Second home owners benefit from a falling pound

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The collapse of sterling against the euro will hit people going on holiday to the eurozone but it will benefit those with second homes abroad that need to bring euros back into the UK.

Sterling fell sharply against all major currencies on Friday to hit a five month low against the euro of €1.0946 after Mervyn King the governor of the Bank of England said that a fall in the exchange rate would help to balance the UK economy by giving exports a lift.

“The one thing everyone is agreeing on is that sterling is likely to fall fast and far,” said Peter S Ellis, chief executive officer at Foreign Currency Direct. “While this is bad news for most of the UK, those doing business overseas, or people with second homes looking to convert their Euros back to Pounds can get the best rates around.”

He says that the view that sterling will collapse is “supported by the Bank of England who state in the current quarterly bulletin that the UK has been running in deficit for some time which has only been possible due to foreign investment in the UK. This is now suddenly drying up.”

He added that concerns over the sustainability of the level of public debt, which has increased over 20 per cent in a year, and now stands at £804bn, are weighing heavily on the value of sterling.

“Servicing the national debt now equates to £1 of every £4 spent by Gordon Brown’s government and 57.5 per cent of the country’s annual output,” he said.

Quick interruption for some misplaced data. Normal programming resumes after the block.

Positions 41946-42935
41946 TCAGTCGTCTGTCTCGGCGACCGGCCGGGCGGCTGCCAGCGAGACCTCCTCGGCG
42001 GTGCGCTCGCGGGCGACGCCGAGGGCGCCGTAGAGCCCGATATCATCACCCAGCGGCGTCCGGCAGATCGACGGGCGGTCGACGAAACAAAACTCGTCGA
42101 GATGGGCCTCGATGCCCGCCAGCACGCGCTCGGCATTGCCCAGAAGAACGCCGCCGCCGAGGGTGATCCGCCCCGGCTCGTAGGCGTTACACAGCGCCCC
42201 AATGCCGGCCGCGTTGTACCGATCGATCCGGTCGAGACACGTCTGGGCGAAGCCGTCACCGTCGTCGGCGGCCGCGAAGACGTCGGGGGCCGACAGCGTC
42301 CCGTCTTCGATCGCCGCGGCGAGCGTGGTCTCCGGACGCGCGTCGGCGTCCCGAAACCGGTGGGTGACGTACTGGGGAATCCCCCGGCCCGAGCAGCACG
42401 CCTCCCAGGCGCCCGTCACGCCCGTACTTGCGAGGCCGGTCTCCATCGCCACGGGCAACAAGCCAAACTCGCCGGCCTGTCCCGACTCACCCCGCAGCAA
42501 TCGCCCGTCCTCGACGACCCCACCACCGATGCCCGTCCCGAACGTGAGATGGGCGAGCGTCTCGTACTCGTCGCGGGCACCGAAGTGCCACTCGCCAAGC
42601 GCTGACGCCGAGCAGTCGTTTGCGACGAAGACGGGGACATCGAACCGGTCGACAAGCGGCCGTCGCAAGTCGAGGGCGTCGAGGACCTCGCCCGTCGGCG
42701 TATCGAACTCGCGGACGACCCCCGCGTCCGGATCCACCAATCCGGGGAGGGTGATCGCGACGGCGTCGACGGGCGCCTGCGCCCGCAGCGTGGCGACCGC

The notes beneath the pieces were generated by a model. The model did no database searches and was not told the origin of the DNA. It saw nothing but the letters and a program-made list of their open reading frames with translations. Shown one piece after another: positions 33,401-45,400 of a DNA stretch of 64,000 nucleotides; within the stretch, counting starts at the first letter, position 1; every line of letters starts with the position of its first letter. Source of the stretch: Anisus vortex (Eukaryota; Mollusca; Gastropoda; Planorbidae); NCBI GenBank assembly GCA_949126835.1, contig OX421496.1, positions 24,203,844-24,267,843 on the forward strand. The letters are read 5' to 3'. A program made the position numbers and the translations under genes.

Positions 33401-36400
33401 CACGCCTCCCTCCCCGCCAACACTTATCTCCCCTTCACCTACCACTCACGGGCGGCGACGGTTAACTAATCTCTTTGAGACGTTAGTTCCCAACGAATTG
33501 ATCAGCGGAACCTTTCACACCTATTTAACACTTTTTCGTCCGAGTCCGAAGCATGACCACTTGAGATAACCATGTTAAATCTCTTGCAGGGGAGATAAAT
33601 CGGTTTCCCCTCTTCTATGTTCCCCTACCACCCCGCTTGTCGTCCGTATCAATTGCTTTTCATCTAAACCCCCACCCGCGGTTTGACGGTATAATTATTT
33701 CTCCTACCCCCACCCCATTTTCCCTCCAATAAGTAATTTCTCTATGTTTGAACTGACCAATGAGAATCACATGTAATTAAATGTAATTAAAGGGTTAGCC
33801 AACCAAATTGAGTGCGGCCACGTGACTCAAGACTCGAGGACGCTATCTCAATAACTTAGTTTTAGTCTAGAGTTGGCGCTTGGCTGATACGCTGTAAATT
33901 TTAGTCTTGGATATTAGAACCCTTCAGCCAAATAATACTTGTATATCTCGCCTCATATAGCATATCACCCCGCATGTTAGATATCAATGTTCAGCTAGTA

The pound was down around 0.8 per cent against the dollar, with a day low of $1.6171. Against the Australian dollar, sterling fell 1.3 per cent, hitting a day low of 1.8503. It also fell against the New Zealand dollar by 1.3 per cent, slumping to a day low of 2.2358.

Duncan Higgins, senior analyst at Caxton FX, said: ”As a chiefly importing nation, Britain’s current account has become accustomed to showing a deficit, which has now been proven to be an unsustainable course for the UK economy.

”Mr King’s comments underline the need to focus more on exports. In order to achieve this, a weak pound is necessary to assure the competitiveness of those exports in the global markets, so clearly Mr King has no desire to see the pound gain value.”

Higgins predicted that the pound would continue to decline steadily over the short term, heading towards parity against the euro by the end of October.

Peter Ellis also believes this. “As confidence returns to the rest of the world economy, this position is reversing, investors are once again confident enough to move to riskier currencies. This may see the pound dip against a basket of currencies over coming months.”

Published in the Financial Times


Written by Magda M Ali

January 1, 2010 at 11:50 pm

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